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Virology. 2001 Dec 20;291(2):226-34.

Sequences and replication of genomes of the archaeal rudiviruses SIRV1 and SIRV2: relationships to the archaeal lipothrixvirus SIFV and some eukaryal viruses.

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Microbial Genome Centre, Institute of Molecular Biology, Copenhagen University, Sølvgade 83H, DK-1307 Copenhagen K, Denmark.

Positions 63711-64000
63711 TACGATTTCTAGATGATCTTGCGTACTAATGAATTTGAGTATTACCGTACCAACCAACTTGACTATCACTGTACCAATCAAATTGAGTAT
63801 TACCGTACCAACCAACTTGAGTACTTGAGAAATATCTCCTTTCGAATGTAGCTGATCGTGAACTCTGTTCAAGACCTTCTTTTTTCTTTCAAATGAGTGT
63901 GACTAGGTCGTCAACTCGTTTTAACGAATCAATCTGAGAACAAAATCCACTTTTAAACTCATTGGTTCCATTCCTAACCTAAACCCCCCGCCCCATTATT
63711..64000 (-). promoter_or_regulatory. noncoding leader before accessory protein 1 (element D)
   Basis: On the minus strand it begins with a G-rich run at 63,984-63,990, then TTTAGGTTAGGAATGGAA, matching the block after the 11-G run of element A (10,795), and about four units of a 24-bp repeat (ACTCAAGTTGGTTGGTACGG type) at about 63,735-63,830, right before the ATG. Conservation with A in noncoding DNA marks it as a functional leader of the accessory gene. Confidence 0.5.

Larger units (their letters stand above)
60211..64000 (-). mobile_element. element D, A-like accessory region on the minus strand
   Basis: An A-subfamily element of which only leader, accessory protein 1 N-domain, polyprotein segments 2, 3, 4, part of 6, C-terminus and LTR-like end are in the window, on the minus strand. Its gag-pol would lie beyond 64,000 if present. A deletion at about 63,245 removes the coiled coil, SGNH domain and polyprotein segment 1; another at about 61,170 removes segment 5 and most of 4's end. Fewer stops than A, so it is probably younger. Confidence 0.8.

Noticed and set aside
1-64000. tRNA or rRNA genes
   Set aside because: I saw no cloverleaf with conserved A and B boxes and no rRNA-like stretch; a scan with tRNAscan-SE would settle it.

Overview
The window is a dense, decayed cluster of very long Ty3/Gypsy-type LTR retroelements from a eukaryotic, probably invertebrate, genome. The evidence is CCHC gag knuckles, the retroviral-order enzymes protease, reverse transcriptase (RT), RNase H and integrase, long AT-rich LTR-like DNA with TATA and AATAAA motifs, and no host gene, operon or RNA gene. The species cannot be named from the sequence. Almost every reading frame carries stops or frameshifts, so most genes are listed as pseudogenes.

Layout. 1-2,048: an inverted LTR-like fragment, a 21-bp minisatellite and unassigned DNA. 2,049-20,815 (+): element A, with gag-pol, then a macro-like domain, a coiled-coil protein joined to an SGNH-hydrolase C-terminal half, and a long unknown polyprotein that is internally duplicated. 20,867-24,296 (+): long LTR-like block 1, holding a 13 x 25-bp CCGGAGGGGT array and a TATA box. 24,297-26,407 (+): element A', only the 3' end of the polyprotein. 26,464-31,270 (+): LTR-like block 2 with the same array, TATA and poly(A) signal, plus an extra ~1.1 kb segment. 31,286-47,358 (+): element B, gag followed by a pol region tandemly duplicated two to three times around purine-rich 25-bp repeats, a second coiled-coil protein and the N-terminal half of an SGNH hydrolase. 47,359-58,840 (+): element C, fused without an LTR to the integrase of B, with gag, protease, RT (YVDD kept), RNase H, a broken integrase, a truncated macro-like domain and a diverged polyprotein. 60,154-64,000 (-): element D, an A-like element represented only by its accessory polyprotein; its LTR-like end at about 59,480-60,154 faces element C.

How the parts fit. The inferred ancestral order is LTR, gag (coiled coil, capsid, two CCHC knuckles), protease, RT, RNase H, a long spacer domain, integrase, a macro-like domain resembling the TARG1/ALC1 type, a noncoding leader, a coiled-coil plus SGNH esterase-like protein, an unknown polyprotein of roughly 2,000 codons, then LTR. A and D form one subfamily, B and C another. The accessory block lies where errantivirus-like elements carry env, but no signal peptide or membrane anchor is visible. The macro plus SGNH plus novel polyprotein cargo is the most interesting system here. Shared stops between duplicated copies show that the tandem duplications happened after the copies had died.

The double-stranded DNA genomes of the viruses SIRV1 and SIRV2, which infect the extremely thermophilic archaeon Sulfolobus and belong to the family Rudiviridae, were sequenced. They are linear, covalently closed at the ends, and 32,312 and 35,502 bp long, respectively, with an A+T content of 75%. The genomes of SIRV1 and SIRV2 carry inverted terminal repeats of 2029 and 1628 bp, respectively, which contain multiple direct repeats. SIRV1 and SIRV2 genomes contain 45 and 54 ORFs, respectively, of which 44 are homologous to one another. Their predicted functions include a DNA polymerase, a Holliday junction resolvase, and a dUTPase. The genomes consist of blocks with well-conserved sequences separated by nonconserved sequences. Recombination, gene duplication, horizontal gene transfer, and substitution of viral genes by homologous host genes have contributed to their evolution. The finding of head-to-head and tail-to-tail linked replicative intermediates suggests that the linear genomes replicate by the same mechanism as the similarly organized linear genomes of the eukaryal poxviruses, African swine fever virus and Chlorella viruses. SIRV1 and SIRV2 both contain motifs that resemble the binding sites for Holliday junction resolvases of eukaryal viruses and may use common mechanisms for resolution of replicative intermediates. The results suggest a common origin of the replication machineries of the archaeal rudiviruses and the above-mentioned eukaryal viruses. About 1/3 of the ORFs of each rudivirus have homologs in the Sulfolobus virus SIFV of the family Lipothrixviridae, indicating that the two viral families form a superfamily. The finding of inverted repeats of at least 0.8 kb at the termini of the linear genome of SIFV supports this inference.

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